Castle Plunkett has stood for centuries in the Irish countryside, but the years have not been kind to it. Its current owner Peter Plunkett (Peter O'Toole) tried to remedy the problem by turning the castle into a cozy resort. Unfortunately his situation didn't turn out to be a profitable one. The only people ever there are his loyal employees who live in the nearby village. Unless Plunkett can come up with the money needed to make his mortgage payment, an American businessman intends to ship the castle to Malibu and leave everyone without a job or a home. Plunkett comes up with the idea of turning his ancestral home into a haunted resort in order to attract the tourist trade. His first batch of customers from the U.S. arrive in a rickety bus and are treated to some cheap theatrics put on by Plunkett's crew attempting to simulate ghosts and hauntings. All this does is annoy the clients into possibly leaving, but when it's revealed that Castle Plunkett has some real live (for want of a better word) spirits trapped within its ancient confines the tourists must deal with more spectral shenanigans than they had initially expected. Spurred by his frigid wife Sharon (Beverly D'Angelo), optimistic Jack (Steve Guttenberg) falls in love with the ghost of Peter's murdered ancestor Mary (Daryl Hannah), while the ghost of her insanely jealous husband - and killer - Martin (Liam Neeson) sets his sights on Sharon.
The first time we see Peter O'Toole in High Spirits, he's holding a stiff drink and slurring a string of family-friendly profanities as he argues pointlessly with a realtor and then prepares to hang himself. It's quite a way to open a comedy designed to appeal to younger audiences, and I'm not totally convinced director Neil Jordan didn't merely turn the camera on O'Toole while he was on the phone with his agent trying to get the hell off this picture however he could. He's far too good for a movie like High Spirits, and he knows it. More than that, he wants us all to realize that. There are several scenes in this movie where O'Toole's character Peter Plunkett is either drinking or drunk (or both). The legendary actor who is now and forever David Lean's T.E. Lawrence was famous for his ability to drink his body weight in the purest alcohol and still remain on both feet. He also made his share of godwaful movies, and while High Spirits is far from the worse of the lot, it's still pretty much the pits. Jordan directed this feature from his own screenplay, just as he did for his previous films Angel, The Company of Wolves, and Mona Lisa, but I imagine that his original vision for High Spirits was far different than what ultimately made it to celluloid (if the long-standing rumor of a radically altered director's cut is to be trusted).
If you enjoy watching a gaggle of the ugliest ugly Americans being terrorized by some royally pissed Irish ghosts as much as the movie's PG-13 rating will allow, then High Spirits might just be your cup of piss warm, watered-down Guinness. But I have the feeling you're more like I am and you never understood the appeal of Steve Guttenberg as a leading man. As part of an ensemble he can be a great team player; if you doubt me, check out Diner. Here the guy is relegated to playing a one-dimensional drip, a pathetic shell of a bland white man whose constantly complaining wife has more character than he does. High Spirits suffers from the uncomfortable battle it appears to be waging with itself from the first frame to the last. The tone shifts awkwardly from goofball slapstick to bleak chamber drama with the grace of a hobbled ballerina, which could be attributed to Jordan's lack of editorial control over the cut that was released theatrically and on home video.
The supporting cast appears game for whatever their director has in mind, but the end result is a group of talented but hopelessly confused actors who each believe themselves to be in an entirely different film. The standouts are Liam Neeson, hamming it up royally in a performance that he makes his leading turn in Darkman look understated by comparison, and the consummate well-compensated trooper O'Toole, proving every time he's on camera how he came to be a giant of the silver screen. Everone else, from Martin Ferrero as a skeptical expert on the paranormal to Peter Gallagher as a chaste priest and Jennifer Tilly as the squeaky-voiced horndog hot to get under his collar, go about the motions of Jordan's slave-to-the-formulaic screenplay and direction. The filmmaker would leave behind the disastrous High Spirits and find great critical and commercial success with the likes of The Crying Game and Interview with a Vampire, and there are few prominent artists who don't have a failure or two in their background, but that does make the experience of watching Jordan's attempt at an audience-pleasing slapstick comedy with elements of the macabre perhaps too much for its intended demographic any easier to watch.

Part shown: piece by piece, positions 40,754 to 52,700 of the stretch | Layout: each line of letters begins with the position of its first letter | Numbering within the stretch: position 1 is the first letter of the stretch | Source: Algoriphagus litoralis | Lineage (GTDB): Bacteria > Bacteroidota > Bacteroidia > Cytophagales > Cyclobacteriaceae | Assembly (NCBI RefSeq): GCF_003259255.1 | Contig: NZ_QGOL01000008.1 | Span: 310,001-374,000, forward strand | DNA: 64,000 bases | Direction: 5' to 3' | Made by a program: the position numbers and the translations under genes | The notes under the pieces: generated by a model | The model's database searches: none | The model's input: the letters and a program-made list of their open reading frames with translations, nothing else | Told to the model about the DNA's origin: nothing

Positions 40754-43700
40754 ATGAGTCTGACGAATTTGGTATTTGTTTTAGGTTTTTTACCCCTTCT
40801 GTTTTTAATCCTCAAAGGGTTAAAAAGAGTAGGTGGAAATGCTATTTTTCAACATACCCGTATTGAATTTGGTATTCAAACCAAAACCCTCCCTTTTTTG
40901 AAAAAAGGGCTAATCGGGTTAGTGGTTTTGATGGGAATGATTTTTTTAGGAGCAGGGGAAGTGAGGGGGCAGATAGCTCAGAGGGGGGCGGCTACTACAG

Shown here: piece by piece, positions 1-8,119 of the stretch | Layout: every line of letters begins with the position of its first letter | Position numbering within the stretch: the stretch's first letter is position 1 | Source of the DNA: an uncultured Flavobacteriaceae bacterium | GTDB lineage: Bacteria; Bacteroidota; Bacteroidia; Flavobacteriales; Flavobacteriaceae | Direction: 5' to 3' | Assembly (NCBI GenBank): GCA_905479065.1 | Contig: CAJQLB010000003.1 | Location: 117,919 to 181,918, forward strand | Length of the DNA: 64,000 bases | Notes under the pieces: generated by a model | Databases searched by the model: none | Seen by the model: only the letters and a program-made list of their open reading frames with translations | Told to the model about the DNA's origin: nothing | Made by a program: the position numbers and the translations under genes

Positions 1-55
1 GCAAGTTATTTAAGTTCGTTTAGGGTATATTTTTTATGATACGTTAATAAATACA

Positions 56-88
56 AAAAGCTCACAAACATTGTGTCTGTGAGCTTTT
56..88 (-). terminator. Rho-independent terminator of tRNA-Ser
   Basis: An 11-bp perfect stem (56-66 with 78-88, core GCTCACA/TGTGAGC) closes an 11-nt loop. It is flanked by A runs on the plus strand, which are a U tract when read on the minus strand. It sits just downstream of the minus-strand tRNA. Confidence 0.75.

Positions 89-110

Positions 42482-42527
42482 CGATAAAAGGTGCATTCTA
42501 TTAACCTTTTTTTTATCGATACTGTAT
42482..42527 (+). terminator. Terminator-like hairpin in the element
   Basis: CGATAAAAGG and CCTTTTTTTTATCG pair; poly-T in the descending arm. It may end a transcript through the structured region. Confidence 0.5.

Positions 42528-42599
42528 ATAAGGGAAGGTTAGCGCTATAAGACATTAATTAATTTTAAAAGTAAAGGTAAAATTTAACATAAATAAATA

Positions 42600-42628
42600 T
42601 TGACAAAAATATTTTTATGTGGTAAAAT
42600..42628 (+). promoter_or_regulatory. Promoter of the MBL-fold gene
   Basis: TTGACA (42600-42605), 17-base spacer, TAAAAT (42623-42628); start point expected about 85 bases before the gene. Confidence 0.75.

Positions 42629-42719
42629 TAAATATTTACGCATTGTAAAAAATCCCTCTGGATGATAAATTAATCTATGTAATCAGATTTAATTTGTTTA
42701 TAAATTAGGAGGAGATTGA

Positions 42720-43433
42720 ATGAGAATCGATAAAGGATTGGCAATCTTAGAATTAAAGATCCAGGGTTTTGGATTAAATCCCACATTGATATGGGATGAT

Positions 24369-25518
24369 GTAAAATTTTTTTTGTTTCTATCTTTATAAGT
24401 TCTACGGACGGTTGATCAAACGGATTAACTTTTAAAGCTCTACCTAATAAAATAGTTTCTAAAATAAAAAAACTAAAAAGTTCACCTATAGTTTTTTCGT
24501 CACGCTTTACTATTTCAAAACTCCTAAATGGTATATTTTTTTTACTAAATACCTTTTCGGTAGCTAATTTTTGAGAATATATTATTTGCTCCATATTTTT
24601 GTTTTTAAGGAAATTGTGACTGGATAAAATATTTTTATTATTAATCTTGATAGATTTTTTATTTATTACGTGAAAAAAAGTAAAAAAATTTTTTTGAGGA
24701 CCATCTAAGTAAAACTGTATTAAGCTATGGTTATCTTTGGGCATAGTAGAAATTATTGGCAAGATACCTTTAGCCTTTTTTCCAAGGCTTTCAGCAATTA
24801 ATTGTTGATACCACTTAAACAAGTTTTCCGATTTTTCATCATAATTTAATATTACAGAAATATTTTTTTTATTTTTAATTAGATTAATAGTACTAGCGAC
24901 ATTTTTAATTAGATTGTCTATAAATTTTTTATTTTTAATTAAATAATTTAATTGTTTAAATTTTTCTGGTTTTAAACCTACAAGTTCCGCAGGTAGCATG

Both films have been upgraded to 1080p high-definition and presented in their original 1.85:1 widescreen aspect ratios. The MPEG-4 AVC-encoded transfers are clean, colorful, and mostly free of debris and damage, but they aren't exactly the most eye-popping pictures you'll find on the market. Grain is kept at a necessary minimum for each title to maintain their filmic authenticity. Both are also granted 24-bit English DTS-HD Master Audio 2.0 mono tracks that do well by their original Dolby sound mixes with audible dialogue, vibrant music and ambient effects, and a pleasing absence of distortion. English subtitles have also provided.
There are no extra features provided for High Spirits, but Vampire's Kiss gets both its original theatrical trailer (2 minutes) and a commentary track held over from an earlier MGM Region 1 DVD released in 2002 that pairs up Cage with director Bierman. The two engage in a frank and informative discussion of the film that mixes production anecdotes with a dissection of the inspirations for certain creative choices on both sides of the camera. Given that Cage rarely does commentaries and he and Bierman have a friendly rapport and a love for Vampire's Kiss, this track is a real winner that just might add to your enjoyment of the film it accompanies regardless of whether you love it or not.
Two oddball obscurities from the late 80's, one Blu-ray, decent a/v, one great audio commentary, and all for a reasonable price depending on where you shop. Vampire's Kiss and High Spirits might make for an unusual double bill, but you're bound to enjoy at least one of them. Is that a recommendation? You decide.